Visitors who cast their eyes beyond the skyline of the university will see a group of fells known as the Forest of Bowland (locally pronounced “Bollund”). This is a 300 square mile area of land lying to the South of Lancashire, described as an “Area of Outstanding Natural Beauty.” Bowland was initially a hunting forest, but it is now largely used for recreation. The bar of Bowland College is aptly named “The Trough of Bowland”, this is another area renowned for its exceptional beauty.
For more information on the area of Bowland, visit:
Built in 1964, Bowland College was one of the first colleges to be built and witnessed a mass exodus of students into its residences from the old Waring and Gillow Factory.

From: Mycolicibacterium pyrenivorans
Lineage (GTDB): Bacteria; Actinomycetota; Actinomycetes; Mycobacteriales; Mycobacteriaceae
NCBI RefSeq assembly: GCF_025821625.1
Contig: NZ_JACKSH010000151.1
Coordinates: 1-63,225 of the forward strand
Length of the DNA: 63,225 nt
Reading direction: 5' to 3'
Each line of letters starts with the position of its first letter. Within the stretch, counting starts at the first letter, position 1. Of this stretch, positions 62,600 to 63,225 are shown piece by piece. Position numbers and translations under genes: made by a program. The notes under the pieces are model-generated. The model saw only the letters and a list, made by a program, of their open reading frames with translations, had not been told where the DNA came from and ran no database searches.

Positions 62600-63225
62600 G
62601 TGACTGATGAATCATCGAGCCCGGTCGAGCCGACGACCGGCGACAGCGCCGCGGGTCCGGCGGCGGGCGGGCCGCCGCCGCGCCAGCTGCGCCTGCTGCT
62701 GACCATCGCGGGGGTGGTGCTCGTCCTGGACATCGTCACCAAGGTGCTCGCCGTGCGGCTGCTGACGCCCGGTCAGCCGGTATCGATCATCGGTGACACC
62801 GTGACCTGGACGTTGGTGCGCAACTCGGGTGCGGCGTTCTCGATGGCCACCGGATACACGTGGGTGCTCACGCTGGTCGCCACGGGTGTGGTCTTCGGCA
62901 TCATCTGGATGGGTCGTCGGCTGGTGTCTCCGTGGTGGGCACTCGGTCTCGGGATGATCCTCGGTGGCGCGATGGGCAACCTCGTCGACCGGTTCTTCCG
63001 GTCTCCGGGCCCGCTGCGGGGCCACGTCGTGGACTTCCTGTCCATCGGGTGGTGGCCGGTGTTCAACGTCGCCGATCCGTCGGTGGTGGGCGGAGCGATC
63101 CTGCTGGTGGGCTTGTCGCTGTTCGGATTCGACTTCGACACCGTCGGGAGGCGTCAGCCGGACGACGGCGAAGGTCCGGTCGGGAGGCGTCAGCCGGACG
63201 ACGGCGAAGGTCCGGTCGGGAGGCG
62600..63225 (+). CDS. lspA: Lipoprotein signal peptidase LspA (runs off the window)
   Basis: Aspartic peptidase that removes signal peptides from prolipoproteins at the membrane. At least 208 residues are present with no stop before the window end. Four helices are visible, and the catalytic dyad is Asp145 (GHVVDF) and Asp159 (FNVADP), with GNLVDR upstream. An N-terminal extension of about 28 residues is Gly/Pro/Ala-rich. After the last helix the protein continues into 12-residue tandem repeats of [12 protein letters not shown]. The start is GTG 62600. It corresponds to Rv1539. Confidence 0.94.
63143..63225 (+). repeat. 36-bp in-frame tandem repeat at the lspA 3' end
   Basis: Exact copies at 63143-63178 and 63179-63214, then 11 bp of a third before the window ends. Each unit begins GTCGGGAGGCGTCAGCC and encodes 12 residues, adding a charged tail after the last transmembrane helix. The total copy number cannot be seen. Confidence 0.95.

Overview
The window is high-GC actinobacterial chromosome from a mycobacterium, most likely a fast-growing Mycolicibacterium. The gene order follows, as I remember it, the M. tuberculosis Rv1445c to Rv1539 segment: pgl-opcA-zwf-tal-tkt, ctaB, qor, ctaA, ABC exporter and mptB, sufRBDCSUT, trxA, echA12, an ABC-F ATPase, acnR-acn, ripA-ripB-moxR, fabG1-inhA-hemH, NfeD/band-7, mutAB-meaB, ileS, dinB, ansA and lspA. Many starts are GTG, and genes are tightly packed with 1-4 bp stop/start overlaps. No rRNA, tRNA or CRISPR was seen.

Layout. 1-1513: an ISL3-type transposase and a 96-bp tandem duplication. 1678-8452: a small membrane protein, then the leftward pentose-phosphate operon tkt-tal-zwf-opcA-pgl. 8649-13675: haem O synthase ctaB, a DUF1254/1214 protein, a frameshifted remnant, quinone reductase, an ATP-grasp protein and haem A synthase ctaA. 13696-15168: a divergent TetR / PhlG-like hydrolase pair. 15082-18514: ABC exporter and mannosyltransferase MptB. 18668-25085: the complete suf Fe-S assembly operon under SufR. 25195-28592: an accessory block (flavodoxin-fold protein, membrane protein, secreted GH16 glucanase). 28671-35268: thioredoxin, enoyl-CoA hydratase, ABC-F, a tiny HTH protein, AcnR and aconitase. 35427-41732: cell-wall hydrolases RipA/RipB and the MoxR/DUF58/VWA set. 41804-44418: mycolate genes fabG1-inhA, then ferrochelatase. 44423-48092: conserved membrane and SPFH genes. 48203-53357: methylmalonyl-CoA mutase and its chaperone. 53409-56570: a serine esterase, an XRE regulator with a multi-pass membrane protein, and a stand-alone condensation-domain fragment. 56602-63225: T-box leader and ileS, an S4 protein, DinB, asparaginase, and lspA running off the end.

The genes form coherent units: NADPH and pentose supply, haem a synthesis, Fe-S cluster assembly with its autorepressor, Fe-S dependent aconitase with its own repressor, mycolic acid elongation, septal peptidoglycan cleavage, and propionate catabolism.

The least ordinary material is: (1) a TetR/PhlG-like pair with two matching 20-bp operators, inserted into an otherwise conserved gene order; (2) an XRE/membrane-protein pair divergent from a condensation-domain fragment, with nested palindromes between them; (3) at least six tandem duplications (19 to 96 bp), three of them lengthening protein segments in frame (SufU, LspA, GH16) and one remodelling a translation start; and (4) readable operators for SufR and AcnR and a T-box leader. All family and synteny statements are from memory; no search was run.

Arguably one of the most visible colleges on the campus, Bowland is dominated by Bowland Tower, a vast tower- block that was originally built in order to cover the University’s heating system’s exhaust pipe.
Bowland adopted the Bowland Lady as their mascot. She represents a personification of Bowland Forest and originates from a map drawn by William Hole for the 1622 edition of a poem entitled “Poly-Olbion or a Chorographical Description of the Renowed Isle of Great Britain.” The poem itself was the work of Michael Drayton, a good friend of William Shakespeare.The map is safely housed in Bowland bar and the poem can be found in the library. Have a look at the short extract below:
When soon the goodly Wyre, that wonted was so high
Her stately top to rear, ashamed to behold
Her straight and goodly woods unto the furnace sold
(And looking on herself, by her decay doth see
The misery wherein her sister forests be)
From Michael Drayton’s Poly-Olbion, 1612, Song 7.